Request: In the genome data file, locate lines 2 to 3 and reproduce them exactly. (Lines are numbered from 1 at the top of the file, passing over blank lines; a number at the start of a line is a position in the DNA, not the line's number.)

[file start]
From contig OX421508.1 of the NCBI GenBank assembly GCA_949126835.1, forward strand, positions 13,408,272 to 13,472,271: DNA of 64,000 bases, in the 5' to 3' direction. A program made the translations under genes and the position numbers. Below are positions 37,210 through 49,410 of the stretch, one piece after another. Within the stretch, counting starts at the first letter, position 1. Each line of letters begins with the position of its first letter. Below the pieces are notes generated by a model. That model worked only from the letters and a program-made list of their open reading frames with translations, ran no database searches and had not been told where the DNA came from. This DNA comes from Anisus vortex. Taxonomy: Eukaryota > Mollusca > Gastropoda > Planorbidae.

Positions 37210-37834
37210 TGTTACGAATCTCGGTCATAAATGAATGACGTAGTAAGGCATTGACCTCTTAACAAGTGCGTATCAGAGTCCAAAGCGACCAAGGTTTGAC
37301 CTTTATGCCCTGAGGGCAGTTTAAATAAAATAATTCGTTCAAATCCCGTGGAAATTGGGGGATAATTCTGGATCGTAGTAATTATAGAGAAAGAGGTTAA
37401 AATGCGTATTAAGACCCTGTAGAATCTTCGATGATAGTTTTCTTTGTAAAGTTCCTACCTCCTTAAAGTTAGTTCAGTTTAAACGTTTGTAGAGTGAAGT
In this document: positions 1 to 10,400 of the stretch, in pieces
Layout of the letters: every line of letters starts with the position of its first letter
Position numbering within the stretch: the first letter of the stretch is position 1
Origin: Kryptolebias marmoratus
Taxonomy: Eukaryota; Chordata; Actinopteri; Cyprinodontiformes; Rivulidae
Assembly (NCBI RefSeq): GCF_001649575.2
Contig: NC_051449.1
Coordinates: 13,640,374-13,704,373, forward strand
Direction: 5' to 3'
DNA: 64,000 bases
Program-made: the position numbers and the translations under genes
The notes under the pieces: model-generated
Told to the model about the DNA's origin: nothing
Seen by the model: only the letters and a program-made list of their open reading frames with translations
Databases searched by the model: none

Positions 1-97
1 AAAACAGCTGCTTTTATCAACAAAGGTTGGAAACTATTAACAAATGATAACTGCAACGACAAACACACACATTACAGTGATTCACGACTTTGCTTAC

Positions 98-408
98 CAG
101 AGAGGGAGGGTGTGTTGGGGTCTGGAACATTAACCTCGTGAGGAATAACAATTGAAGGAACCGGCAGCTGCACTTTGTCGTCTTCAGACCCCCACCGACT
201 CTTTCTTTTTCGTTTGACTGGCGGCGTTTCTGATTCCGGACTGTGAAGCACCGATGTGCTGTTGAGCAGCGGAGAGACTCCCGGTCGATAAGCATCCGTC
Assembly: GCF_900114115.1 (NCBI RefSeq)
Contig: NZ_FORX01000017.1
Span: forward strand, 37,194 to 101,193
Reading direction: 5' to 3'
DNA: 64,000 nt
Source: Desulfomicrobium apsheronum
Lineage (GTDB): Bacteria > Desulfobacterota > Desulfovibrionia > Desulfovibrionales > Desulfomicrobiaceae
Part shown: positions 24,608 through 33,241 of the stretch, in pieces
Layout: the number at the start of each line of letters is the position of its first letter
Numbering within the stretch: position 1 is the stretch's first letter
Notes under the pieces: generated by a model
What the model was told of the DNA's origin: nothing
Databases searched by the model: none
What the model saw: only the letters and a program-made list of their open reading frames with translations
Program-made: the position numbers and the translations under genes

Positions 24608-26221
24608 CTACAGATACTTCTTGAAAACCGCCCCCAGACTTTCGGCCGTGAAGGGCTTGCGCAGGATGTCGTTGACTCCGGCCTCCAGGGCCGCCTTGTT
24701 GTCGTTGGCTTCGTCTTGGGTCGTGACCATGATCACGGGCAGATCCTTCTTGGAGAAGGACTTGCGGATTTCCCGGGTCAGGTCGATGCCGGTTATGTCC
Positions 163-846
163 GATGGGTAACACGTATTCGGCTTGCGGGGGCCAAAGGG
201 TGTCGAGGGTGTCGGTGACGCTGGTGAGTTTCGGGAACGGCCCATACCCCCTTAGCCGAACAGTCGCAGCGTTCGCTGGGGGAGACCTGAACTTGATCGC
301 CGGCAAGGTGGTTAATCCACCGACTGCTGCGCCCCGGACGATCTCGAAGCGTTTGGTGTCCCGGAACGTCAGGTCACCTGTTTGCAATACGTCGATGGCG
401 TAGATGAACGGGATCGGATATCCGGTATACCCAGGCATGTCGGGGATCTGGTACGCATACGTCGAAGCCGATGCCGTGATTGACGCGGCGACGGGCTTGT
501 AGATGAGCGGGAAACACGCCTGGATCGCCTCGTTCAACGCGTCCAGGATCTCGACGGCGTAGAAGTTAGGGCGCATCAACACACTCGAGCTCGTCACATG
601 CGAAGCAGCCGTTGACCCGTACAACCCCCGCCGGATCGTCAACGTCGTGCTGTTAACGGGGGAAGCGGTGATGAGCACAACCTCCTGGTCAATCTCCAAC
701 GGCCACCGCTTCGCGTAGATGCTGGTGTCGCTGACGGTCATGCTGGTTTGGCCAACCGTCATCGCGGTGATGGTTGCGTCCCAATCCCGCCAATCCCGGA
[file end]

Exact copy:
Positions 37210-37834
37210 TGTTACGAATCTCGGTCATAAATGAATGACGTAGTAAGGCATTGACCTCTTAACAAGTGCGTATCAGAGTCCAAAGCGACCAAGGTTTGAC